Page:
Chamani et al. [59]Retrospective cohort study1881 women undergoing IVF procedures during the pandemic compared to women undergoing IVF procedures in the prior year6-month period
January 2020–June 2020
January 2019–June 2019
NYU Fertility Center
No difference in:
- oocyte retrieval rate
- mature oocyte rate
- fertilization rate
Negatively impact on:
- the rate of euploid embryos per patient in 05–06.2020
Publisher’s Note: MDPI stays neutral with regard to jurisdictional claims in published maps and institutional affiliations.

Share and Cite

MDPI and ACS Style

Carp-Veliscu, A.; Mehedintu, C.; Frincu, F.; Bratila, E.; Rasu, S.; Iordache, I.; Bordea, A.; Braga, M. The Effects of SARS-CoV-2 Infection on Female Fertility: A Review of the Literature. Int. J. Environ. Res. Public Health 2022, 19, 984.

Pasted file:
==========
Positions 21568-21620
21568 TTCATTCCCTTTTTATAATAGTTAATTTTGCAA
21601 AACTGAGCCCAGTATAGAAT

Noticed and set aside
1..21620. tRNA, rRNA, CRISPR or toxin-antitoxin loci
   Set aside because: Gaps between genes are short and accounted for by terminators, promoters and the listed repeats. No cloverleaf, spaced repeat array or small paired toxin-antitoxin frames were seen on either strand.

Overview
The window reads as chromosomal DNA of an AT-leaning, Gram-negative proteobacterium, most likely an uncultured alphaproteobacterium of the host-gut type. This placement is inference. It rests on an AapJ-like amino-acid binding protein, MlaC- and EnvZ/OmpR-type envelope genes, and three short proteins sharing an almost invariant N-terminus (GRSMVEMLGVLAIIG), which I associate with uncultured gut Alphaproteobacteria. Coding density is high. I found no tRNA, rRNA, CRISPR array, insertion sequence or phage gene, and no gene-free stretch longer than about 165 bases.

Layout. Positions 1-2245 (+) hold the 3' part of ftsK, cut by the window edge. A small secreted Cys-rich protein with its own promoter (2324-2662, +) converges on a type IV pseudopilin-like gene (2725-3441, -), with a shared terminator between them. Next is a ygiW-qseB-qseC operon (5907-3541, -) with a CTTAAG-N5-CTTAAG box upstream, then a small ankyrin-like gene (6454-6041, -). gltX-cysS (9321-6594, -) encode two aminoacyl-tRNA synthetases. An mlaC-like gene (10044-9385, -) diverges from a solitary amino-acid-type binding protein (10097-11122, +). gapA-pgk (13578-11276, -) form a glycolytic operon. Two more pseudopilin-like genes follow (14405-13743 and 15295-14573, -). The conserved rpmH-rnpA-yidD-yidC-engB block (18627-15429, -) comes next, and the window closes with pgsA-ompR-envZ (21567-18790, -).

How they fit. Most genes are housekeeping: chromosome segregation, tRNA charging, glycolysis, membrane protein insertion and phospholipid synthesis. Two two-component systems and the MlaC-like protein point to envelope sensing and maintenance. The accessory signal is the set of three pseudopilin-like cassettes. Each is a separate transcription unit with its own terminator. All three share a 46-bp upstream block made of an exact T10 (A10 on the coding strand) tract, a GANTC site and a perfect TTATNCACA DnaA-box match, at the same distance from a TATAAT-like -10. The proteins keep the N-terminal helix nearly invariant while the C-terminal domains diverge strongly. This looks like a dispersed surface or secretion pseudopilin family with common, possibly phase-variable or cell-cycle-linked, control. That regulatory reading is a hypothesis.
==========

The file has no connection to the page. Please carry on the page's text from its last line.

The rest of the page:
AMA Style

Carp-Veliscu A, Mehedintu C, Frincu F, Bratila E, Rasu S, Iordache I, Bordea A, Braga M. The Effects of SARS-CoV-2 Infection on Female Fertility: A Review of the Literature. International Journal of Environmental Research and Public Health. 2022; 19(2):984.

Chicago/Turabian Style

Carp-Veliscu, Andreea, Claudia Mehedintu, Francesca Frincu, Elvira Bratila, Simona Rasu, Ioana Iordache, Alina Bordea, and Mihaela Braga. 2022. "The Effects of SARS-CoV-2 Infection on Female Fertility: A Review of the Literature" International Journal of Environmental Research and Public Health 19, no. 2: 984.

Note that from the first issue of 2016, this journal uses article numbers instead of page numbers. See further details here.

Article Metrics

Back to TopTop